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Iraqi army pursues militia to oil city

VICTORY CELEBRATION: Iraqi soccer fans wave their country’s flag in Najaf on Saturday after Iraq’s 2-1 win over China in a Asia 2010 World Cup qualifying match. Iraq’s win in Tianjin, China, ended the host country’s chances of qualifying.

Associated Press

VICTORY CELEBRATION: Iraqi soccer fans wave their country’s flag in Najaf on Saturday after Iraq’s 2-1 win over China in a Asia 2010 World Cup qualifying match. Iraq’s win in Tianjin, China, ended the host country’s chances of qualifying.

BAGHDAD — Helicopters blanketed the southern city of Amarah with pamphlets Saturday, urging residents to cooperate with Iraqi security forces as they prepare for a new operation against Shiite militia fighters, police said.

The pamphlets urged residents to provide information about "the hideouts of outlaws" and warned them to stay indoors when the new operation dubbed "Imposing Law" starts, two local police officers said on condition of anonymity because they weren't authorized to release information to the media. No kickoff date for the operation was provided in the pamphlets.

In advance of the operation, Iraqi soldiers accompanied by American military advisers have begun moving into the oil-producing city of Amarah, the capital of Maysan province and the purported hub of weapons smuggling from nearby Iran.

On Friday, American jets fired on militants who were trying to launch rockets at Iraqi security forces and coalition troops in Amarah, said Lt. Col. Chris Charleville, a U.S. military spokesman in Basra.

He had no information about casualties in the air attack. The British military denied Iraqi reports that three Iraqi police officers were wounded.

Normal life continued in Amarah, although more checkpoints have been erected and patrols have increased, residents said.

U.S. and Iraqi commanders say many militia chiefs have fled to Amarah and Iran after security operations against them in Basra and Baghdad's Sadr City district.

Amarah, a longtime haven for anti-U.S. cleric Muqtada al-Sadr's Mahdi Army militia, is about 200 miles southeast of Baghdad and is separated from Iran by marshes that have been used by smugglers for centuries.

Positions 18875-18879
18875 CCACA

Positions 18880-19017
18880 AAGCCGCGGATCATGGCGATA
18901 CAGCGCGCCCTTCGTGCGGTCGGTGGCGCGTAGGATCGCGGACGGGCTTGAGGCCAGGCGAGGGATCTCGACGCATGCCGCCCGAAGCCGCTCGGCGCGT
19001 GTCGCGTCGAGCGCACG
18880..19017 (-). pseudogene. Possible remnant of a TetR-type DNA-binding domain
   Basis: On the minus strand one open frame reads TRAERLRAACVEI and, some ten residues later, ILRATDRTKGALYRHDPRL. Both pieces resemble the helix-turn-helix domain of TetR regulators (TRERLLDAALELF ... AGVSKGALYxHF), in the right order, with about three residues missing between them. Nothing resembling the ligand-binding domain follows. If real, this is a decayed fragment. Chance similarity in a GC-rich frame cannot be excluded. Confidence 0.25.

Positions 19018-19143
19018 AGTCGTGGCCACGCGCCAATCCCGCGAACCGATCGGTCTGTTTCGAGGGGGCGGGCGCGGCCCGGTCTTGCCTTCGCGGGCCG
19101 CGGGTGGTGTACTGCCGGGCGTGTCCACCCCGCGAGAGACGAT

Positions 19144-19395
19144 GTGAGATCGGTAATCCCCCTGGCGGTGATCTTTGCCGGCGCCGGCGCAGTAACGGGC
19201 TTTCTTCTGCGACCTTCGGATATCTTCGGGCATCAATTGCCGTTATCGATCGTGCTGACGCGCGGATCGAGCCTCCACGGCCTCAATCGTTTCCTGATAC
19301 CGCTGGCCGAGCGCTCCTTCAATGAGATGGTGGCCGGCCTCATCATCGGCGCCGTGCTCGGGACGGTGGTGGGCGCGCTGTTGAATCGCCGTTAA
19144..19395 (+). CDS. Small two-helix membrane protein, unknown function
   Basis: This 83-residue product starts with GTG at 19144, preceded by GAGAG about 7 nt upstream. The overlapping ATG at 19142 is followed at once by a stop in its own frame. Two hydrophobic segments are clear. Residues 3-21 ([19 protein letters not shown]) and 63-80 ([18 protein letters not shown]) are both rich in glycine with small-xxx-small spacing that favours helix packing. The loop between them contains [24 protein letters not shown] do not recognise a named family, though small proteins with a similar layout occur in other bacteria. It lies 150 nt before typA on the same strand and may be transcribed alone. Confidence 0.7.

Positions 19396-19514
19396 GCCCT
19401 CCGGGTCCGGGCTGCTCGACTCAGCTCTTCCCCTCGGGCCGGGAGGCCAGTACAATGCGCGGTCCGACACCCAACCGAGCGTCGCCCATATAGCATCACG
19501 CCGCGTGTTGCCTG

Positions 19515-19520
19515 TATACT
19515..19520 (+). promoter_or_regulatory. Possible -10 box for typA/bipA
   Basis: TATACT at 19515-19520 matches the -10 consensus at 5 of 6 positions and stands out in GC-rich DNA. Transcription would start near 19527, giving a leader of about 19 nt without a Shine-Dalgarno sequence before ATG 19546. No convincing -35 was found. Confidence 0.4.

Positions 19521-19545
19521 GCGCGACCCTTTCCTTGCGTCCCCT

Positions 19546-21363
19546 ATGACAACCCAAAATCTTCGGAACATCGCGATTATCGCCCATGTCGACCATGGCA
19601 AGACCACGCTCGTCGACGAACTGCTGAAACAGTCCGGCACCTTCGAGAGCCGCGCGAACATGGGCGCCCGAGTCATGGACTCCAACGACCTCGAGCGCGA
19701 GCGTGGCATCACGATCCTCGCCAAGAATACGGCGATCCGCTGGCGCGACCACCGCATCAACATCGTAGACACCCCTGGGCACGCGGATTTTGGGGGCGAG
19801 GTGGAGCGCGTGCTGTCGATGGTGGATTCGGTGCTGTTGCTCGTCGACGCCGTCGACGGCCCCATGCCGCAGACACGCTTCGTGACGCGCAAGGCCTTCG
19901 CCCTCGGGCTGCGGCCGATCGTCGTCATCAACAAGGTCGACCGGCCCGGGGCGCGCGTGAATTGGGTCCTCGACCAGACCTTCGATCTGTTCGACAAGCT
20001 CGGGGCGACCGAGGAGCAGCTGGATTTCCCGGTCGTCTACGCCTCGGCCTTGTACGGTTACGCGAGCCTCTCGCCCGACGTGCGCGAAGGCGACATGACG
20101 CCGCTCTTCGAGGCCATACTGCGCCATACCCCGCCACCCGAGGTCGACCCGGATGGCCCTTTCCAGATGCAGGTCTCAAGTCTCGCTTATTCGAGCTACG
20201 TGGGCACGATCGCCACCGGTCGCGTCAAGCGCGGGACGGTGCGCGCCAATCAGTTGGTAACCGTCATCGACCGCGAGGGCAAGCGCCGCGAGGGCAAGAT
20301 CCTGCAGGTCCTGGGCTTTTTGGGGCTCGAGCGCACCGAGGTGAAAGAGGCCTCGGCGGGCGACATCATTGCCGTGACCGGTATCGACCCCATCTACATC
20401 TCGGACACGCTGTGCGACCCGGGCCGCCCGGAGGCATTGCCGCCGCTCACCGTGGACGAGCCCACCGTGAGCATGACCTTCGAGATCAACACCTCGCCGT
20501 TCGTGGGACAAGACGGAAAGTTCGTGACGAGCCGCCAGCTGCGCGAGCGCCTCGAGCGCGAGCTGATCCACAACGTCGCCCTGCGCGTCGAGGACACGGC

Security officials say senior militia leaders have left for Iran and only lower-level militiamen were left in Amarah. With an overwhelmingly Shiite population, Maysan has largely been spared from sectarian bloodshed that plagued the rest of Iraq.

Bush optimistic

on security pact

President Bush expressed confidence on Saturday that the United States and Iraq would agree on a new security arrangement this year. Speaking in Paris at the Elysee Palace during a news conference with French President Nicolas Sarkozy, Bush sought to play down remarks by Iraqi Prime Minister Nouri al-Maliki the previous day. Maliki had suggested the United States was making unacceptable demands on Iraq's sovereignty. Bush said his administration respected Iraq's sovereignty and its leaders' political goals, saying that his administration would "accommodate their desires" and negotiate "in a way the elected government is comfortable." The president added: "If I were a betting man, we'll reach an agreement with the Iraqis."

Times wires

Bomber targets soccer fans

A female suicide bomber targeted a crowd of soccer fans celebrating Iraq's win over China on Saturday, wounding at least 34 people near a cafe in the town of Qara Tappah, 75 miles north of Baghdad, police said. Dozens of cheering young men poured out onto the streets after watching the Asia 2010 World Cup qualifying match on TV in the cafe. The woman, who was dropped off in a car, told suspicious police that she was waiting for her husband but blew herself up after an officer spotted the detonator and began screaming at the crowd to disperse, said Serwan Shukir, the town's top administrator.

Iraqi army pursues militia to oil city 06/14/08 [Last modified: Monday, November 7, 2011 4:34pm]

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